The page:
They just stop and move on to something else. This is reminiscent of my freshman year of high school. It was my 4th year to play volleyball and I was really good. My coach wanted to move me up from JV to Varsity, but I was really sick of volleyball and hated it, so instead of accepting the promotion, I quit entirely.

    It was such a liberating, wonderful day.

    Quitters=happier=healthier=longer life.

    • I think I agree with this about quitting. It’s scary as hell, but it’s quite refreshing and liberating. Just have to be careful not to become a serial quitter…

    • Anne–So I have to get married next year, and if I find I don’t like it, I have to quit? These are lofty expectations. 🙂

      I like both of them (separately), though. I’ll add them to the list.

  3. Awesome! I knew you were considering this, and now that it’s on the blog, it is law 🙂

    There are some really interesting ones in this article! I propose that you move to Japan (again) with your religious mother, a clone of yourself, and a bunch or ornamental plants, then spend the year eating only food that goes straight to your butt (in both the weight sense and the shooting through your system so you can squat more often over your pit toilet sense) while being diligent about flossing afterwards.

    OR–maybe try to regularly drink a little coffee. I’m not sure which would be more challenging for you 🙂

    • HAHA, T-Mac, I love that you view it as “law” now that it’s on the blog. That’s why I started a blog, to keep myself accountable. The more people who remind Jamey he’s going to write this book, the more likely he’ll do it 😉 JAMEY’S LAW!

      Anyway, Jamey, my dad read an article about a celery farmer who was the oldest man in America (back one day forever ago…2000 or so), so my dad decided that eating celery helps you live longer.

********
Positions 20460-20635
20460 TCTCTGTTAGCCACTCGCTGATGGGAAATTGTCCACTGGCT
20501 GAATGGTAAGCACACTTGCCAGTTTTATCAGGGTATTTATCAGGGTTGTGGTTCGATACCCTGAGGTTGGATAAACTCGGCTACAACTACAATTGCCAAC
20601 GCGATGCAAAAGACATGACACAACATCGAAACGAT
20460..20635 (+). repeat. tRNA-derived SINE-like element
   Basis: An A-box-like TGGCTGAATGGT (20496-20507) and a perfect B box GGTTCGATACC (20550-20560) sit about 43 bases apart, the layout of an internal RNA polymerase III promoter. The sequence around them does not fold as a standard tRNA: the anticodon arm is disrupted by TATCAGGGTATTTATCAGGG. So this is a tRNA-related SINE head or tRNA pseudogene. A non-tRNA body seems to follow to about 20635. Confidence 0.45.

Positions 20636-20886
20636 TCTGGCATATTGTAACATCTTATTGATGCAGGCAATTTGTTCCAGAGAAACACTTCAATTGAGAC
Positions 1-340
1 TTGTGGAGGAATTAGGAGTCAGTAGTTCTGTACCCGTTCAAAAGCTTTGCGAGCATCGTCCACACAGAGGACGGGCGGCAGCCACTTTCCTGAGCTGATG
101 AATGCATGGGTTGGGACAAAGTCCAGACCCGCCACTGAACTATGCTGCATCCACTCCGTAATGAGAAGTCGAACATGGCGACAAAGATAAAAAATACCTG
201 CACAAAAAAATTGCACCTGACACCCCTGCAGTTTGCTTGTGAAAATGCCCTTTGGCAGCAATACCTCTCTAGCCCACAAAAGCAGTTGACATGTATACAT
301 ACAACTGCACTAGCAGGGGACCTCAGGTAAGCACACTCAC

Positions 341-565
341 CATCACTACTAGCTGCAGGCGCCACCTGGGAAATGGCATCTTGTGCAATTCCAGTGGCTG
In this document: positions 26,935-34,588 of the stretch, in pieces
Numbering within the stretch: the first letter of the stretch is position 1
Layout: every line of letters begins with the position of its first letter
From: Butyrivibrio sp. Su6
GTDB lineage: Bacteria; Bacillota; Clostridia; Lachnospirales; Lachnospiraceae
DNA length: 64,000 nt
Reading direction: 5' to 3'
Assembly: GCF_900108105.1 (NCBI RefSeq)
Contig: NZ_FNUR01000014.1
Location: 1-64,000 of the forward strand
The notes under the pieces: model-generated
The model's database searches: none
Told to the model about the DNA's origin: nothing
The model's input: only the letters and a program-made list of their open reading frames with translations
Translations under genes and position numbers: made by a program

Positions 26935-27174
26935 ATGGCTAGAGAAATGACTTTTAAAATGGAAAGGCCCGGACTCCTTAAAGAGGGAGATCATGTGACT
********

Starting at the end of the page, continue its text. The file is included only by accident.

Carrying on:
I also might suggest you check out the documentary called Happy. It deals with the subject of happiness and as part of that, longevity of life. So, you could find some valuable research sources from the documentary credits itself (surely they had to do a bit of background research before making the film). Part of it is in Japan, so you might find that interesting in particular since you lived there.

      Anyway, here’s to life!

      • Lorena–I’m taking your celery advice solely because it’s so random. And I’ll definitely check out that documentary. Any other movies about living longer/forever you’d suggest? Someone suggested Tuck Everlasting.

    • Trev–That list is awesome! Might be tough to pull all of it off, but I’ll give it my best shot. I’ve heard the coffee one from a few people. Do frappacinos count?

  4. My grandmother’s cousin lived to 104 and she said the key to her longevity was avoiding strenuous work.

    Also, you should consider going on a calorie-restricted diet. I’m talking like 600 cal/day. That’s supposed to increase your lifespan.

    Good luck.

    • 600 calories a day?! I think I could try that temporarily, but it would be very hard to maintain. I was hoping for something like, “you have to eat a pound of chocolate a day and snuggle with at least 3 kittens.”

      • 600 calories a day is totally possible, albeit challenging. I used to eat 925 calories a day and it was totally doable. Cutting out an extra 300 would have been tough, but for the promise of a longer life, totally worth it.

        I think 3 kitten snuggles a day is definitely linked to longevity. I don’t know about 3 different kittens though, because I suspect that might be risky depending on your source for kitties. If you are a monogamous kitten snuggler though, go for it.

        • I’m not even quite sure what a 600 calorie diet looks like. Nor do I know how many calories I currently consume. All I know is that a fun-size Kit-Kat has 73 calories, so that doesn’t bode well.

          I can limit my snuggles to Biddy. I’m pretty sure when he purrs while resting his head on my chest, I extend my life by a few weeks.

  5. Laughing is good for you. Try it out like in the video. Do it every morning, lunch time at work, and before going to sleep. It should help release stress and among other things.